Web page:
The “best” part is that there are equally run-down mannequins posed in some of the buildings. I first discovered this in the “jail house,” when I had a heart attack after seeing a pair of legs sticking out from under a sheet on the bed. I didn’t get a picture–I was too creeped out–but just look through these bars and imagine you see a pair of legs.


The second mannequin jump-scare occurred when I turned around the corner in the old hotel (one of the original buildings) and saw this:


To be fair, there are some cool parts in the old hotel.

Still … if it wasn’t for the fact that it was a beautiful day, and that there were other tourists present (including families), I would be a lot more surprised that I came out alive.

As capitalism would have it, the building in the best condition is the one that sells stuff: the saloon/hotel where you can buy sarsaparilla at the bar and rent 1880s-esque costumes for the day for whatever twisted photo ops you desire. They also have actual, local entertainment show up occasionally.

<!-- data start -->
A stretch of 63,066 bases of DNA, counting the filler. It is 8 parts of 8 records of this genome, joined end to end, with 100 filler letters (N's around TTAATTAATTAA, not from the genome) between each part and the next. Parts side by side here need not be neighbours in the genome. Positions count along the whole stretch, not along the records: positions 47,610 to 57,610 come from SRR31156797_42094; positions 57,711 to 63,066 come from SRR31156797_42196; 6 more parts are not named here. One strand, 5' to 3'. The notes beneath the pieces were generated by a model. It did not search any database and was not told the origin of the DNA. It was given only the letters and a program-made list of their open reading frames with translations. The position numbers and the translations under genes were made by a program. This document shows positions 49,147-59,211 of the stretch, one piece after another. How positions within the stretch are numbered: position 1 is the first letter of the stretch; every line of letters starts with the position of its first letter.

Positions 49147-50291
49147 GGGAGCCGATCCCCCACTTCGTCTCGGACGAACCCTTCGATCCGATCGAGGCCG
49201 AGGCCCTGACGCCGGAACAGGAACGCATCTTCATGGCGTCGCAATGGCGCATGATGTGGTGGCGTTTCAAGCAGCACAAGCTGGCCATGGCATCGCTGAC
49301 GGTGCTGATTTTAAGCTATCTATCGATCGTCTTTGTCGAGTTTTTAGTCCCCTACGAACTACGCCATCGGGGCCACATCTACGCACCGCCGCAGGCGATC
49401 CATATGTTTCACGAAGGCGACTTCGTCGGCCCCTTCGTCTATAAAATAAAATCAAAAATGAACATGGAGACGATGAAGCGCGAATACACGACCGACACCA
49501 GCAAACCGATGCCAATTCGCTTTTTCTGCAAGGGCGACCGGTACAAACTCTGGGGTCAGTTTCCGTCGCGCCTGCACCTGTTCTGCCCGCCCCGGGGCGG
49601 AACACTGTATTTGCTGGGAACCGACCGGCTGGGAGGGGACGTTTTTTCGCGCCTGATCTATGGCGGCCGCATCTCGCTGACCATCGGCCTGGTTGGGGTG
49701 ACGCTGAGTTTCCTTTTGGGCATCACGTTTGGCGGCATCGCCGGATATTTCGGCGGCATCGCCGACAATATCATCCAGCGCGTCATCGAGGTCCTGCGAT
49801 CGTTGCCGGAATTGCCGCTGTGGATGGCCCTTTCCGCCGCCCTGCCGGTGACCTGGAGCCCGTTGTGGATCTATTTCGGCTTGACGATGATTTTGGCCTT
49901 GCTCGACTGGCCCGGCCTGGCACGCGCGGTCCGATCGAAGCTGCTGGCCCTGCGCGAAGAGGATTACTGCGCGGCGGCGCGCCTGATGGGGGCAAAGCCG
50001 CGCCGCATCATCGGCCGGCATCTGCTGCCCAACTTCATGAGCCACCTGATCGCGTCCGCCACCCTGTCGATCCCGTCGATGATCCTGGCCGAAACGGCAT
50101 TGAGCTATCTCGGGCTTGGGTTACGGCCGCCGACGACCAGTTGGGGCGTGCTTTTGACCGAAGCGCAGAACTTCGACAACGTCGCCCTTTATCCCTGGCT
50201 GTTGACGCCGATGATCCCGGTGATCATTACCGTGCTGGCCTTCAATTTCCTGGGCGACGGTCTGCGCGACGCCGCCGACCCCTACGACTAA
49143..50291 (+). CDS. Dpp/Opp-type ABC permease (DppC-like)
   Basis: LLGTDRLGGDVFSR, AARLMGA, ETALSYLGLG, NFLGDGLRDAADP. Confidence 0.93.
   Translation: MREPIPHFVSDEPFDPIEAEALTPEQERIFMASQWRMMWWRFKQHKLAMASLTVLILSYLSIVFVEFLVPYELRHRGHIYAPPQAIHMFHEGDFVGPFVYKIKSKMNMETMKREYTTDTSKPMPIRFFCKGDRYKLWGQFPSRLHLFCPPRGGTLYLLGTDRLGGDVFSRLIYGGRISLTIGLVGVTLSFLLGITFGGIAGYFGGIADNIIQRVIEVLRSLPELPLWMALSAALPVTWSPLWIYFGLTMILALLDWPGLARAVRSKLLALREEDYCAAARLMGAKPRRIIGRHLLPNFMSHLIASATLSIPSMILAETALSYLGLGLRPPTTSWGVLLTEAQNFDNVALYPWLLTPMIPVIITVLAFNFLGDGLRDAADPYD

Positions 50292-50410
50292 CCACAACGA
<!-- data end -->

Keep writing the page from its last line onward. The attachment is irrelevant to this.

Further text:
I think my favorite part of the saloon was exploring the upstairs, where I found a rather … disreputable-looking room …

Another “feature” of 1880 Town is that it boasts the largest collection of Dances With Wolves memorabilia. I’ve never seen that movie, but it was kind of cool to see Kevin Costner’s chair.

They even have the mules used in the movie (so they claim).

They also had a lot of random historical stuff, much of it of local interest.

Artifacts used by gold prospectors in the Black Hills

Memorabilia from Buffalo Bill’s Wild West show

All right, well … maybe it was worth it after all. It was definitely one of the more enjoyable parts of the West-to-East leg of my journey.

Posted in History, Road Trip, Travel | Tagged , , , , , , , , | 2 Comments

Thoughts From a 30-Year-Old Christian Single